In this episode, I talk with Peter C. Atherton, P.E. who is the author of “Reversing Burnout: How to Immediately Engage Top Talent and Grow! A Blueprint for Professionals and Business Owners”, and the creator of the I.M.P.A.C.T. process. We talk about the truth behind engineering partnership or ownership: the good, the bad, and the potentially ugly.
In episode 112 of The Civil Engineering Podcast, I’m taking you with me to the offices of Louis Berger where I will be speaking with the Department Manager, Muzamil Husain, PE. We talk about the importance of managing mega civil engineering projects and how to stay calm during stressful situations.
Here are some of the questions I ask Muzamil Husain:
- In terms of project management, what would you say are some things that you have done that made you successful?
- How do you determine what tasks to work on each day?
- Can you describe the Magnetic Levitation project?
- As a project manager you need to get good at understanding your resources and deploying them in the right areas. How does one get good at that?
- What do you do to improve the culture on your team?
Here are some key points discussed in this episode about managing mega civil engineering projects:
In this episode, you will be listening in on a conversation between myself and Christopher Geiger, PE who is an Engineering Director with Lockheed Martin on a pretty interesting topic that we haven’t talked about much on the podcast which is sustaining long term projects with short term technology. He will also tell us about how Lockheed Martin used data to decide to build a Starbucks in their office.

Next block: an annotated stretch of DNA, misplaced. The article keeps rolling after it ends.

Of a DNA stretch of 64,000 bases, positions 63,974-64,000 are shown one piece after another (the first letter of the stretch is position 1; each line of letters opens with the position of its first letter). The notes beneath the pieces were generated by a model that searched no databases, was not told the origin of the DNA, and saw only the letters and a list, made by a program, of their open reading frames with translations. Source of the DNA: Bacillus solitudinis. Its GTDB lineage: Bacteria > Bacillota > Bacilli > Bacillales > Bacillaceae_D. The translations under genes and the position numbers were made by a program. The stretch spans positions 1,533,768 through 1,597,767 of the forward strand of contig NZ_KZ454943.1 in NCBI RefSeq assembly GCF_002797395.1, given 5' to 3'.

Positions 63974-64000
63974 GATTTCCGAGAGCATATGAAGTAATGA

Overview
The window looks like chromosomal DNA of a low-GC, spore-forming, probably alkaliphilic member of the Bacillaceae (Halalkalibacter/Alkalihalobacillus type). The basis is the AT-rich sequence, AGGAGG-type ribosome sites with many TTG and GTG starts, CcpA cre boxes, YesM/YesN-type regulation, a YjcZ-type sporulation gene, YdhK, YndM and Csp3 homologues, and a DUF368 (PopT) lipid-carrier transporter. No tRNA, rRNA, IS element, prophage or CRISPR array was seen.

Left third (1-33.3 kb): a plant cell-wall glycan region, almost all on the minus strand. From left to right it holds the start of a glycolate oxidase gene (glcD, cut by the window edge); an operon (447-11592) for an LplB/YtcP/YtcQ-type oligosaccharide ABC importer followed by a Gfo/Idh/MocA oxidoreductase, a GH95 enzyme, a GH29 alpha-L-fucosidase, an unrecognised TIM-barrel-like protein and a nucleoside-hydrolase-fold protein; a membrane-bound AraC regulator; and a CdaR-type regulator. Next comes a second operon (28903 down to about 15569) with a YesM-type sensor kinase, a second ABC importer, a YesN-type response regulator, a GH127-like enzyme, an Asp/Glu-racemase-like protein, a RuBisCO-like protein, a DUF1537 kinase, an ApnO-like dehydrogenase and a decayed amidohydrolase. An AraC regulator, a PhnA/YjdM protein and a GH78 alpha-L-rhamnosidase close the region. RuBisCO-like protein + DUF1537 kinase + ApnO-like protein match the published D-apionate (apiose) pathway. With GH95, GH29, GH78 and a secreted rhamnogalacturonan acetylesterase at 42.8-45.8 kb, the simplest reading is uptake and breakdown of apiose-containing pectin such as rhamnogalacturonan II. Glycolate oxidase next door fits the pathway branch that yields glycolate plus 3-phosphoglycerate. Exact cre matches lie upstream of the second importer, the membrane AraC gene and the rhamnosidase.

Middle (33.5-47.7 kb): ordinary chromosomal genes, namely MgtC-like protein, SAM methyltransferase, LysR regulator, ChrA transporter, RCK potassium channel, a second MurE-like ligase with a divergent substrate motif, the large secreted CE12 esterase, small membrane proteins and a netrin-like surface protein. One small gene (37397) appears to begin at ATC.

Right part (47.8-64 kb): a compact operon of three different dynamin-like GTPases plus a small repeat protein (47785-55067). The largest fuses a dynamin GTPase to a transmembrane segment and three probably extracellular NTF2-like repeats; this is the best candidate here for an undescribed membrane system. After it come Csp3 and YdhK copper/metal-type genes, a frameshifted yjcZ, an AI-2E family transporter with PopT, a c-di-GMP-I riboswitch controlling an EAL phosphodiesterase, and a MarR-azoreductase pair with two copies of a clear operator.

Here are some of the key points discussed on technology related matters:
This is a guest post by Patrick Sweet, P.Eng.
I was recently listening to an interview with Ben Brenton, the Chief Innovation Officer of Snap-on Tools on the Everyday Innovator Podcast. During the interview, he said something quite profound about the way he spent his time. He said that he spends approximately four days a week on things related to customer interaction. That means 80% of his time is focused on his customers. He attributed this focus on the customer to being a major contributor to Snap-on’s success in developing new, innovative products.
I think there’s a very important lesson here for engineers: more often than not, innovation is sparked not from individual brilliance or “Eureka!” moments, but from a keen awareness of the problems, pains and fears of the people you are designing for.